CABN is the new off-grid Adelaide Hills accommodation that offers an escape for the permanently switched on. Good things come in small packages. Especially tiny house getaways.
The kangaroo raises its head and puts its nose to the breeze to determine whether we are friend or foe. Unperturbed, it turns tail and disappears into the rugged South Australian landscape. We smile, roll over, pull the blanket tight, and go back to the serious task at hand: sleeping in.
This isn’t camping. It’s far too comfortable for that. This is a new kind of getaway. One with all the benefits of a secluded weekend in the sticks – minus the twigs in the hair, tent air mattress, and sore camping back. It’s also surprisingly close to home.
There’s an air of secrecy around the location of CABN, a miniature hideaway in the Adelaide Hills. That’s the way owner Michael Lamprell wants it to stay.
“When I first came up here I couldn’t believe something so close to the city could be so incredibly remote,” he says. “This is 180 acres of scrub. It’s spectacular.”
The little things make this tiny two-and-a-half by six-metre structure shine. The CABN (named ‘Jude’ after Michael’s mum) features large windows looking out over rolling hills dotted with wattle and native flora. The air is clear, there’s dirt beneath your feet, birdsong on the breeze, a halo of towering gums above, and a feeling of peace, and connection to nature.
The short walk from a leafy parking bay through scrubland to the CABN is therapeutic. “I wanted to to create something where people would be able to switch off. That was my main motivation.”
It’s difficult to feel stressed in a setting like this. Michael designed the off the grid CABN to make the most of the beautiful surrounds. It all looks and feels very Scandinavian. It’s not. “The only thing that isn’t South Australian built or bought is the little heater.”
The steel-frame structure stands three-point-seven metres tall and large windows let natural light (and jaw-dropping views) in. Inside, it’s remarkably spacious. Marine grade plywood (cut on a water jet) was used to create the eco hills hideaway. There’s a fully-stocked kitchen with a two-burner stove, mini fridge/freezer, a heater, linen, biodegradable shower products, a wine barrel shower (it has to be seen to be believed), and enough room to sleep four. There’s a king single day bed and a king bed accessible by a ladder. It’s a bit like stepping back into childhood, when all you needed in life was a cubby and your imagination.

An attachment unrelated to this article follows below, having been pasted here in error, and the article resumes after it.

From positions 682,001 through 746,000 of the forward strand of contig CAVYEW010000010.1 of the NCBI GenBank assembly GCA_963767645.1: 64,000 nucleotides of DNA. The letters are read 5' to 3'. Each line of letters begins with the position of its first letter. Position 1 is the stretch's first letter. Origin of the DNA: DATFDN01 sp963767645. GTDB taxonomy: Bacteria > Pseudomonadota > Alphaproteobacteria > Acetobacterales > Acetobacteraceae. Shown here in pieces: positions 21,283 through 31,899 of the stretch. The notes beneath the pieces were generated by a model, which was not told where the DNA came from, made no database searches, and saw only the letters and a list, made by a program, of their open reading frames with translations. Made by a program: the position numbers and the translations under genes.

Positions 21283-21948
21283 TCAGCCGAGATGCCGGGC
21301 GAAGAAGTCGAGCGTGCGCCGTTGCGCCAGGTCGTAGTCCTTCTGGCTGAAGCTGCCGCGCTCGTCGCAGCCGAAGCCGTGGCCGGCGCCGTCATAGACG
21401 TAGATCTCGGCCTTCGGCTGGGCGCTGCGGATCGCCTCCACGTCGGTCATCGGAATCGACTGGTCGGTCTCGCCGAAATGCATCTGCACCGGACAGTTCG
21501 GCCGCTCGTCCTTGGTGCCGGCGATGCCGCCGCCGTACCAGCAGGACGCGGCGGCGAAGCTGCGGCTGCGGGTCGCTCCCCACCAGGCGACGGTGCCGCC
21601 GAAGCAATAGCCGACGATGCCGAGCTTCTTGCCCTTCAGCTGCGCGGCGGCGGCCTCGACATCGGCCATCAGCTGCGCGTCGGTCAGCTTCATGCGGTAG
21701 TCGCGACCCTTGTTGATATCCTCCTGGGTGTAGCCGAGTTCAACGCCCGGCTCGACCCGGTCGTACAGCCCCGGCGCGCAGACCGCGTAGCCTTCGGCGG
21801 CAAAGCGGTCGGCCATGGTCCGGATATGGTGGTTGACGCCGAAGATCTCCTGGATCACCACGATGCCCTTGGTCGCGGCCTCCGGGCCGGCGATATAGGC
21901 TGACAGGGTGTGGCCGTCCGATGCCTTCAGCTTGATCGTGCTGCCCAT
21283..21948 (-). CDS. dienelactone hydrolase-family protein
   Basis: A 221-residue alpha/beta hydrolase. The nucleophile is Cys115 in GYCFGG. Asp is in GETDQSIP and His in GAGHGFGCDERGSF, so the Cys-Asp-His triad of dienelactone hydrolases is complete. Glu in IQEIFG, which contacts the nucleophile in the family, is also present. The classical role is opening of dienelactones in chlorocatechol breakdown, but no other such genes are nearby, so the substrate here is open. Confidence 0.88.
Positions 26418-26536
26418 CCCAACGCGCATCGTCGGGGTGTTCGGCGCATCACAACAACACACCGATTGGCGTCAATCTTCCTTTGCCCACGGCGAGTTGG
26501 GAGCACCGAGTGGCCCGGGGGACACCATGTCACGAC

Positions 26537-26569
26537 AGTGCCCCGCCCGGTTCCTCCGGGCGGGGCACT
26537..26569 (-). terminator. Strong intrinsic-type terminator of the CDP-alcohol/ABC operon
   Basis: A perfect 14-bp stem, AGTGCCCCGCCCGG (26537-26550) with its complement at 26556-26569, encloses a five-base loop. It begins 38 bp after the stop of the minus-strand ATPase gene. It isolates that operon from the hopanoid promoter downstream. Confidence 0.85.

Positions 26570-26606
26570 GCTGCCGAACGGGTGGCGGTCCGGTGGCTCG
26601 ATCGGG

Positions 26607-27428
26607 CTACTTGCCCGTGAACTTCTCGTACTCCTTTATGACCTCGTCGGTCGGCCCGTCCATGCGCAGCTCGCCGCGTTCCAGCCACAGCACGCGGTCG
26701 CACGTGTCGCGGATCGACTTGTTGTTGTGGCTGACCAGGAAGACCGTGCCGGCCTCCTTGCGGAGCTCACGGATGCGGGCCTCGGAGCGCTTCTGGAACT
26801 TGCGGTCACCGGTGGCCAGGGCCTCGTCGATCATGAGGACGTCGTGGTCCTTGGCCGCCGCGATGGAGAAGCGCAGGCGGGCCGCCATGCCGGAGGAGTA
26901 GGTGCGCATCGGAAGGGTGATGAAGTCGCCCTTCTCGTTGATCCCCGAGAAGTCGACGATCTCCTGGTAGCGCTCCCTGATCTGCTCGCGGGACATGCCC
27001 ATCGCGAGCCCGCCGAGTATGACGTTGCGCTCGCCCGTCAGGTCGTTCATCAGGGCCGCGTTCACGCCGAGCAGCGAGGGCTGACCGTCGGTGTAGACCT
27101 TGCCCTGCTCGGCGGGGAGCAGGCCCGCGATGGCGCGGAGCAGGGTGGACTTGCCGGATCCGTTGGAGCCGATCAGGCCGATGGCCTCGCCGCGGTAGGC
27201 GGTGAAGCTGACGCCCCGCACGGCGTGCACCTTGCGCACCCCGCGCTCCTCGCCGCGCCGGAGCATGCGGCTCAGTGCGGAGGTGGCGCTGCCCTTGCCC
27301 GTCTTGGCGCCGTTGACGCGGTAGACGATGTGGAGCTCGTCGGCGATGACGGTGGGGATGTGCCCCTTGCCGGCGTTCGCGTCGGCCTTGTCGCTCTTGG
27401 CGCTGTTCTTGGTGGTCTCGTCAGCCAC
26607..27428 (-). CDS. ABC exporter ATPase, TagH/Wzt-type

“It’s a bit like stepping back into childhood, when all you needed in life was a cubby and your imagination.”
In a sense, that’s why Michael turned his back on a 17-year career in sales, marketing, and brand development to pursue a life with more meaning. Burnt out and unfulfilled, he discovered transcendental meditation. That lead to headspace, which in turn led him to pick up the book Minimalism: Live a Meaningful Life by Joshua Fields Millburn and Ryan Nicodemus. Inspired, he cut out the crap.
The inspiration came from a study trip to Boston. “A couple of mates and I went to Harvard University to do a leadership course. That’s where I was introduced to this [minimalism] concept.”
During this time he also met the duo behind B&B accommodation business Getaway.
“These two guys were recent graduates from Harvard. Everything there is a tech start-up and it’s all about new software. These guys wanted to do something that, in essence, was anti-technology. Obviously you can’t live without technology these days but the whole idea is to detox and reconnect with yourself and others. It instantly resonated with me. This is not only how I want to live my life – I want to share it with others as well.”
It wasn’t all smooth, eco sailing.
“It’s a hugely emotional process and I haven’t got it right yet. I’m not even close. I’m on my way and I’ve made big lifestyle changes.” Building off-grid, sustainable, eco-friendly tiny houses is his way of doing that.
It was a labour of love. Ironically, Michael worked himself to the bone so the rest of us can escape the rat race. There is no WiFi at the CABN and a storage box for your dog and bone encourages a full digital detox. Even the environmentally friendly composting toilet system is good for the soul.
“It’s minimal footprint and that’s very important. When you’re here, you don’t want to live to excess. You want to honour the ethos of what we’re trying to achieve.” If that means using less water and covering your own waste in sawdust, so be it.
“It’s all very relaxing. And extremely romantic.”
It’s all very relaxing. And extremely romantic. We feasted on cheese, local wine and marshmallows toasted over the fire pit while we chatted about the practicalities of cutting the clutter out of our own lives. Don’t expect to be waited on hand and foot. You’re on your own out here and can’t be an eco-warrior in a remote location without a bit of effort. Bring enough food to last your stay, and take your rubbish home with you. The sense of pride is worth the extra load. “It’s amazing feeling like you don’t rely on anyone,” Michael says. Solar power, some big batteries, and rainwater catchment from the roof looks after the rest. There are big plans for the little abodes. The plan is to roll them out for breaks in spectacular locations across the state. “For people to go somewhere they haven’t been before and really encourage people to switch off. No telly, no bullshit.”
Instead, read a book, play one of the supplied board games, take a walk, talk long into the night, and appreciate the present. The thump, thump, thump of kangaroos, and the inquisitive gaze of wallabies will stay with you long after the mini break is over.
“We get wrapped up in the day-to-day and quickly and easily forget all those things that are important. We all need to make a living but it’s nice to re-set sometimes.”
CABN is priced from $190 per night. >> cabn.life